Though I wrote this piece several years ago, I think the questions are still timely.
In an issue of the New York Times, Fred Bernstein wrote about structural problems with one of the most recognizable buildings in this country, a house called Fallingwater. Built in 1936 by architect Frank Lloyd Wright, this structure does indeed perch over a water fall. Surprisingly, both the house and water are enhanced by the placement, just as Wright intended. Cantilevers thrust the house into space echoing the water as it changes levels over the rocks. The effect is stunning. The effect may end soon.
The house is in danger of succumbing to gravity and tumbling down the cliff just as the water does because of the shortsightedness of one of this century’s great visionaries. Wright’s prickly personality was well known. He hated to be told what to do to the point of being a contrarian. As a result of this sort of hubris, his masterpiece is in danger of becoming a pile of broken concrete at the bottom of the cliff it now leans over. When the contractor who was building the house suggested that there was not enough steel in the structure to support the weight of the concrete, Wright had one of his artistic snits and threatened to quit. Wright eventually got his way, or so he thought. Now nature is having hers, even though when Wright wasn’t around, the contractor sneaked twice as much steel into the structure as Wright called for. Despite this secret shoring, the concrete, which usually stabilizes in a year, continues to bend. The cantilevers droop lower and lower. Without buttressing the layers of flying concrete will eventually no longer be able to support themselves.
It is a temptation to consider the possibility that it was Wright’s plan that art imitate nature to the ultimate degree at Fallingwater. That the structure would eventually follow the water as it seeks a lower level. Such thinking requires a stretch, a large stretch. A stretch which would have to account for other Wright design flaws like flat roofs that leak and furniture that is striking in situ, but horrible to sit upon.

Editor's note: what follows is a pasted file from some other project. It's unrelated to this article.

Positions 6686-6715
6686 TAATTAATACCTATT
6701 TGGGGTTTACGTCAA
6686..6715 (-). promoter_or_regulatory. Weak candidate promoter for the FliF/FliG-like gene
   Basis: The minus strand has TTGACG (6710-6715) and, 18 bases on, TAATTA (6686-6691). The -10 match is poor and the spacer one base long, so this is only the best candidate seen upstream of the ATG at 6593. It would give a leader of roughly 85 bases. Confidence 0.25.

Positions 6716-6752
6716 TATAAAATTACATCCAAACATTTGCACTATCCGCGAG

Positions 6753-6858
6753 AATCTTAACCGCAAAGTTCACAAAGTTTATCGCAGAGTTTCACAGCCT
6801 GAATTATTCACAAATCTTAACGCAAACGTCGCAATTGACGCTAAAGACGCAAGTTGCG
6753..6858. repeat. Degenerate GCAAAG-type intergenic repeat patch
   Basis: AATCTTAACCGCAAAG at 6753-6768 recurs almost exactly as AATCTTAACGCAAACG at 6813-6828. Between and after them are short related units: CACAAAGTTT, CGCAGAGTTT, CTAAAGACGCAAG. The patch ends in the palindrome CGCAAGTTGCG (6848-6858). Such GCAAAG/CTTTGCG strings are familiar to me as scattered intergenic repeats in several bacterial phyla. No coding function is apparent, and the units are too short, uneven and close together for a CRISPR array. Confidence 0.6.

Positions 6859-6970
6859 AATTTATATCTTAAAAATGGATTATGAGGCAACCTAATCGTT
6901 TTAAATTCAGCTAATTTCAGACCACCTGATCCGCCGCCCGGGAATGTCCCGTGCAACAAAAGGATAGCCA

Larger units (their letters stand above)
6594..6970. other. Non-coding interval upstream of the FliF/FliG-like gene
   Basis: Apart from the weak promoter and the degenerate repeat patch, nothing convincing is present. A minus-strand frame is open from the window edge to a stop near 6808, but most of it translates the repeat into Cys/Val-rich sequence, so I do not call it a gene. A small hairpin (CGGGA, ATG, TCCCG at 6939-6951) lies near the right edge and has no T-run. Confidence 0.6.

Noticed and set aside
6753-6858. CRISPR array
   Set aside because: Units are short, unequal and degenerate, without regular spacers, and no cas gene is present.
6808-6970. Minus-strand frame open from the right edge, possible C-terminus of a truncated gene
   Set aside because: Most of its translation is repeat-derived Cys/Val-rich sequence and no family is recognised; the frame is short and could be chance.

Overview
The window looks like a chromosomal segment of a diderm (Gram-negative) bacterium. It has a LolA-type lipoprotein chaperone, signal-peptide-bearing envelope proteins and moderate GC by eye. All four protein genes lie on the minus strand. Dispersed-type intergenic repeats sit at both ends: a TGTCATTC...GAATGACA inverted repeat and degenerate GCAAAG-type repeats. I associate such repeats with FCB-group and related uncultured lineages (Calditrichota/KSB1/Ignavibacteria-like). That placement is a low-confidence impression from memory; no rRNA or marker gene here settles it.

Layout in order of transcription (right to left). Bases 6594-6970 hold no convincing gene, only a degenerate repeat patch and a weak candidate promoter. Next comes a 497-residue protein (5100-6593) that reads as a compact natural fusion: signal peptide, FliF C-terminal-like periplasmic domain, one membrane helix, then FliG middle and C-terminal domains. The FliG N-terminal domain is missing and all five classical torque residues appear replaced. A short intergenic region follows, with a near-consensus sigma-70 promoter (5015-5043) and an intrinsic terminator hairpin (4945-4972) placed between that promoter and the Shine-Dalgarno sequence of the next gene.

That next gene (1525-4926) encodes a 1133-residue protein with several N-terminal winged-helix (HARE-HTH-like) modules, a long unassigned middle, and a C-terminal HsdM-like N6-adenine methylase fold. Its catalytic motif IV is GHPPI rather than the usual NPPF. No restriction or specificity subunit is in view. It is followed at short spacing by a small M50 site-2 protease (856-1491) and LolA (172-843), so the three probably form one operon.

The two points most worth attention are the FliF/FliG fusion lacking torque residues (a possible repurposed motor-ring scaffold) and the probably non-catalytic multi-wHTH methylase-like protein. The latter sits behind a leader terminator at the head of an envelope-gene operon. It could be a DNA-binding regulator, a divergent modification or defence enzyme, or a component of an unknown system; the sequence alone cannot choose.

As I read Bernstien’s article, I smirked at one comment a visitor made about Wright. He said, “It’s surprising that as good an architect as Wright screwed up.” I thought to myself, “Humph, this guy expects him to be perfect.” Yet, in thinking about Wright and composing this exercise, that’s exactly what I caught myself doing. While I’m interested in Wright and his work, it is the problems with Fallingwater which caught and held my attention.
Like all those we admire and label “Great” or “Genius”, when we strip away the cloak of their achievements, we very likely find the inconsistencies and paradoxes the rest of us labor under. Why then, do we expect perfection in all aspects of their lives? Why then do we gloat when we find their humanity? Perhaps the difference is that those whose achievements and lives rise above the rest, manage to disentangle themselves enough from the mundane to soar. Their genius is risk that succeeded.